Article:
My role was something similar to what I imagine a camp counselor’s role would be back in the states (although I never went to camp) –I helped out my girls whenever they had questions, I led ‘getting to know you’ activities, and I taught lessons to both my group and all the others. All of this was done with the support of my fabulous Rwandan co-facilitator, Candide. I won’t break down the camp day by day, mainly because I can’t remember what happened which day, but also because the basic structure of the camp stayed pretty much the same throughout the week. Instead I’ll share some of the highlights: for me they were getting to watch Mulan, playing frisbee with the girls, teaching yoga, catching up with everyone at mealtimes, our dance party, watching the talent show (and performing a very hastily-prepared dance to Justin Bieber’s “Baby” with some of the other facilitators), and singing “Lean On Me” with the girls. Some rather unfortunate occurrences included getting hit in the face with a basketball (which I really should have expected given my level of athletic ability), having to watch two of the girls get sent home for inappropriate behavior, and listening to the girls talk about how rotten some boys had been to them in the past.
As you can hopefully tell, however, the good far outweighed the bad. GLOW was fabulous; there was such a visible improvement in the girls by the time the camp had ended. Those five days really helped to open them up and make them more confident both in the classroom and out.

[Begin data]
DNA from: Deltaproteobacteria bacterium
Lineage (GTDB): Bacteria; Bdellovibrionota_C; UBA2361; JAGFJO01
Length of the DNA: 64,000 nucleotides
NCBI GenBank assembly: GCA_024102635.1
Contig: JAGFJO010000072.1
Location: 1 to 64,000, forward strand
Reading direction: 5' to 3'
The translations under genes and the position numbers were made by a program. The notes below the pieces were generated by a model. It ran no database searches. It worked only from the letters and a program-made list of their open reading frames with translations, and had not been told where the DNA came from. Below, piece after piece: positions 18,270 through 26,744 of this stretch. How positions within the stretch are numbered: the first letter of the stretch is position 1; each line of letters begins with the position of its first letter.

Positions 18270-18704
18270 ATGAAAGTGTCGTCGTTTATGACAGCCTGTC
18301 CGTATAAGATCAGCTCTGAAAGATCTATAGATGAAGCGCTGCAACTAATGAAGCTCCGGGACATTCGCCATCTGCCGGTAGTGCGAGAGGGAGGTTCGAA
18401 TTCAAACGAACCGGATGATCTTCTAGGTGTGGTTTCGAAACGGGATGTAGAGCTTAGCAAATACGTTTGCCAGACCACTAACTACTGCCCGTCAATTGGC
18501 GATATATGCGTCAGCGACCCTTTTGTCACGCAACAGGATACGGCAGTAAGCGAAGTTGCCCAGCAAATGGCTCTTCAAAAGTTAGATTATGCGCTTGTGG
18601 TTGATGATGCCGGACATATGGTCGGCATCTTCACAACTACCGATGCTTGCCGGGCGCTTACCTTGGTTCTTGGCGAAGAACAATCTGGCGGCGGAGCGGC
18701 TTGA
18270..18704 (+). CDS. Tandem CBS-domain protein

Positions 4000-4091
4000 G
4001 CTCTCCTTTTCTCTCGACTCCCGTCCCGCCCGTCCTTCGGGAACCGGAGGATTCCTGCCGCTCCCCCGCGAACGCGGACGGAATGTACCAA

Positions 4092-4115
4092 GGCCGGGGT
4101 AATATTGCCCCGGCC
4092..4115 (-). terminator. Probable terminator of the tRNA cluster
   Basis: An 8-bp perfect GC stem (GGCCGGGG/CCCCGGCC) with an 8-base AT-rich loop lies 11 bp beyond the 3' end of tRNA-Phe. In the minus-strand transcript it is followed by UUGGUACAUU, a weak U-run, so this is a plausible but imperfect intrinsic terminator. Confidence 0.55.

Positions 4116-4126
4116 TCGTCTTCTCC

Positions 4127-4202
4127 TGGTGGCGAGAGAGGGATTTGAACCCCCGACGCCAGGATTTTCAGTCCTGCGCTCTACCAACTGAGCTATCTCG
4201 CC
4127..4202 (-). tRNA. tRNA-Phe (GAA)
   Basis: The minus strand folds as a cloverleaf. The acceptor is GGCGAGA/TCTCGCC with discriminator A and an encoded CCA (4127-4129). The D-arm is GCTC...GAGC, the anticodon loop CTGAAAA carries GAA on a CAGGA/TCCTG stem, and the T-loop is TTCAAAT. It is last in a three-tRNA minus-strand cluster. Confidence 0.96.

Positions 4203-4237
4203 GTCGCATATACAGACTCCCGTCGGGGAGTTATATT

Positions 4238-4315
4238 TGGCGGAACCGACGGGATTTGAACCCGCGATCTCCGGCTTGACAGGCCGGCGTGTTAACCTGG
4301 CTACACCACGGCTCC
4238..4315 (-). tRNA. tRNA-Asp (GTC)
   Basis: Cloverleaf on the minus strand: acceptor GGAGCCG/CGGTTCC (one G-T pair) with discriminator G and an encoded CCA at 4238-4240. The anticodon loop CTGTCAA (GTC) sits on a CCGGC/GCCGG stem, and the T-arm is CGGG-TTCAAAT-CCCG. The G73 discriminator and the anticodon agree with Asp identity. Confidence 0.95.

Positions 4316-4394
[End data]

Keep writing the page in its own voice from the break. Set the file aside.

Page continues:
I loved seeing them ask difficult questions by the end after starting out so shyly at the beginning. I loved hearing them sing songs together and give each other hugs of encouragement and stand up for themselves in role plays about peer pressure. I loved the end of yoga class how after ten minutes of relaxation I told them they could get up and the girls said ‘please, this is very nice. Can we do more sleeping?’. I loved the end of relaxation when a girl named Ruth came up to me and said ‘thank you very much for helping us to play yoga.’
I loved every part of getting to know our girls and my fellow facilitators. At the end we had an affirmation wall where we could write each other words of encouragement; I’m going to steal another PCV’s idea and write a few of the ones I received down here for you all:
Hello!! Ella I love you so much. Me and you have the same age and you are very smart. –Claudine
Dear Ella I love you because you are sociable. You study very well. I will visit you if you want. –Anualite
Hello, how are you? Me I am fine and very nice. You are a good teacher, smart, beautiful girl. You have confidence and strength that make you a model for me.–Henriette
I love you because you are beautiful.—Ruth
First, I think you have few years, but you have very high knowledge. It is a better thing. You like sport and me I like it. You are a good teacher. –Madeleine (I think she had me confused with someone else about the sport thing).
Thank you Ella because you teach yoga very well. –Beatrice
You are a nice girl. I love you. When I see you I have joy. –Angela
Such a wonderful self-esteem boost to get an envelope full of notes like these.
I can’t express to you how wonderful it was to get to know these girls and watch them become more and more comfortable in their own skin. GLOW was an awesome way to end this break from school; it’s so hard to believe there’s only one more term to go before I end my first school year in Rwanda!
Thanks for sticking with this long post (assuming you haven’t already abandoned it in search of something more exciting); wishing all of you the best from here in Rwanda!